How high are our taxes?
Among those of us who maintain that not everything the federal government does should be either privatized or eliminated, it's common to point out that income tax rates are a lot lower than they used to be, especially but not only for the rich. So are taxes on capital gains--another talking point, even without the benefit of a wealthy presumptive nominee for president drawing attention to them.
But it's not just that federal income taxes are lower and less progressive than they used to be. They're also far lower than the tax brackets suggest--and far lower than many people think. Yesterday's David Leonhardt column offers a primer:
A large majority of American households--about two out of three--pays less than 15 percent of income to the federal government, through either income taxes or payroll taxes. . . . because of tax breaks, like the exclusion for
health insurance, and because marginal rates apply to only a small part
of a taxpayer’s income. On the first $70,000 of a couple’s taxable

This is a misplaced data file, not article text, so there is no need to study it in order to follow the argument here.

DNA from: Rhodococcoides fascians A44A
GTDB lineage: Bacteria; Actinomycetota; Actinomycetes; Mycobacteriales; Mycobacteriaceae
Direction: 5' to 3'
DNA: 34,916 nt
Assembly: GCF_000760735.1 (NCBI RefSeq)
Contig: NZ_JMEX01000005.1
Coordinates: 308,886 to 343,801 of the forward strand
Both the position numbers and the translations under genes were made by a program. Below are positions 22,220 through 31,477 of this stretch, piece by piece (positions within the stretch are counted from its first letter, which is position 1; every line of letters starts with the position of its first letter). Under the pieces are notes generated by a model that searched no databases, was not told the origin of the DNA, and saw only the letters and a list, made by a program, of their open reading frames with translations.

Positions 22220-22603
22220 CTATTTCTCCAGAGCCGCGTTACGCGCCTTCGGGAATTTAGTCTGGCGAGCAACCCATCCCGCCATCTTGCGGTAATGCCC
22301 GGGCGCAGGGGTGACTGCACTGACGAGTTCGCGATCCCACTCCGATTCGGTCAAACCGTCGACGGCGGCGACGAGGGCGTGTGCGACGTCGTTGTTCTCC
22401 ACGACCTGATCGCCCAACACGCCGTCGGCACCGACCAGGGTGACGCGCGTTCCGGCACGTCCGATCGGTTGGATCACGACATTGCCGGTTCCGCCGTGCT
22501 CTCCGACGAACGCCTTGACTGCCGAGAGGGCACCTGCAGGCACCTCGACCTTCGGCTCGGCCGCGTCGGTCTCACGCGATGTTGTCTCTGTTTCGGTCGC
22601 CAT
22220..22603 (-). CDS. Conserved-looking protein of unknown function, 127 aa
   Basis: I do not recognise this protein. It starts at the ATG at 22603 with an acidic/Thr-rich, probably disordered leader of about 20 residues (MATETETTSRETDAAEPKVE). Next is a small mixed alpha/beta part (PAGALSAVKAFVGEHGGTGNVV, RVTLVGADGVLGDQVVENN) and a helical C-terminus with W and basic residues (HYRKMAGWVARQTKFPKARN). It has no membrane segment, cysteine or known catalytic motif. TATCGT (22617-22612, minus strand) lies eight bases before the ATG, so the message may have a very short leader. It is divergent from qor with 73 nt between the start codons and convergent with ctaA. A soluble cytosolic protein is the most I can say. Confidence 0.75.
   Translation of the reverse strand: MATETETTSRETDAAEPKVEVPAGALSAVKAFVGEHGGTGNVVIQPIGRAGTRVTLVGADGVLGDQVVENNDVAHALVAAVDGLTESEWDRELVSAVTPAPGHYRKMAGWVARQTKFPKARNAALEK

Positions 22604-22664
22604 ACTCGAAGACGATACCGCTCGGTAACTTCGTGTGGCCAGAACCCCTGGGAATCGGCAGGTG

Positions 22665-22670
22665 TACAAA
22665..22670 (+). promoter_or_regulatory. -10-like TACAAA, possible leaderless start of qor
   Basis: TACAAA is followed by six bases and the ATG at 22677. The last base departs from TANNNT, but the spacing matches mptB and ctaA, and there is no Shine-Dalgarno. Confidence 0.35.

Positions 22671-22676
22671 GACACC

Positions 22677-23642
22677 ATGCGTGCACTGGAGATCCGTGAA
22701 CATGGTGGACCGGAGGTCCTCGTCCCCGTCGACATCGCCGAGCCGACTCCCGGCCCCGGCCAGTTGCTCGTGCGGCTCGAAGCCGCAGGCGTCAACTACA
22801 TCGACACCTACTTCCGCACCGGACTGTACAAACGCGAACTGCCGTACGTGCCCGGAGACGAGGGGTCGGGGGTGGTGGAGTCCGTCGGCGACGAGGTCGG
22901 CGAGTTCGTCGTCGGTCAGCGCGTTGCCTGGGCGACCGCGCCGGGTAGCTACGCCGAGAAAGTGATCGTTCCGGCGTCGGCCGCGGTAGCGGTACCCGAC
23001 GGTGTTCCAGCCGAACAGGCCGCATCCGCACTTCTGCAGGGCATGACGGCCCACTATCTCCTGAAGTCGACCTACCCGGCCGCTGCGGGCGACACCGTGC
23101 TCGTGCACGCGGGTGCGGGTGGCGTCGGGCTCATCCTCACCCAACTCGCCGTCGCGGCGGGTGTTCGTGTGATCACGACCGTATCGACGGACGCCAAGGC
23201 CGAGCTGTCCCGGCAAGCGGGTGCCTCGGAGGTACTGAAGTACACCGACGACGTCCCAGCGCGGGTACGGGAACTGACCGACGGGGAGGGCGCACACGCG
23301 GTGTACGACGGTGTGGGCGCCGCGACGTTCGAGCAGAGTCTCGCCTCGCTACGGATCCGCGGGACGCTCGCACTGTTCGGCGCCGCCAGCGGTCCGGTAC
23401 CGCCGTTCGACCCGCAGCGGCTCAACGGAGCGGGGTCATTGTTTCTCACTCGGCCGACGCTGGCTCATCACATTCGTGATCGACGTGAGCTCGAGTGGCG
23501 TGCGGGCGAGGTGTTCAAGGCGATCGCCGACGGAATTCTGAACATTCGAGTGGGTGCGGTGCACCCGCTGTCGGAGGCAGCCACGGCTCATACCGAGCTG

income, the total federal income tax rate is only 13.8 percent.
"This disconnect between what we pay and what we think we pay," says Leonhardt, "is nothing
less than one of the country’s biggest economic problems." This is particularly true since so many voters want not just tax rates lower than the ones (they think) they're paying but also balanced budgets--yet significant cuts to any of the main drivers of federal spending remain unpopular.
Along with issuing itemized tax receipts, maybe we need the IRS to add a line to the 1040 that makes us divide our total tax payments by our gross income. Not because it would affect our tax return or payment; just because it'd be good to have this percentage in mind.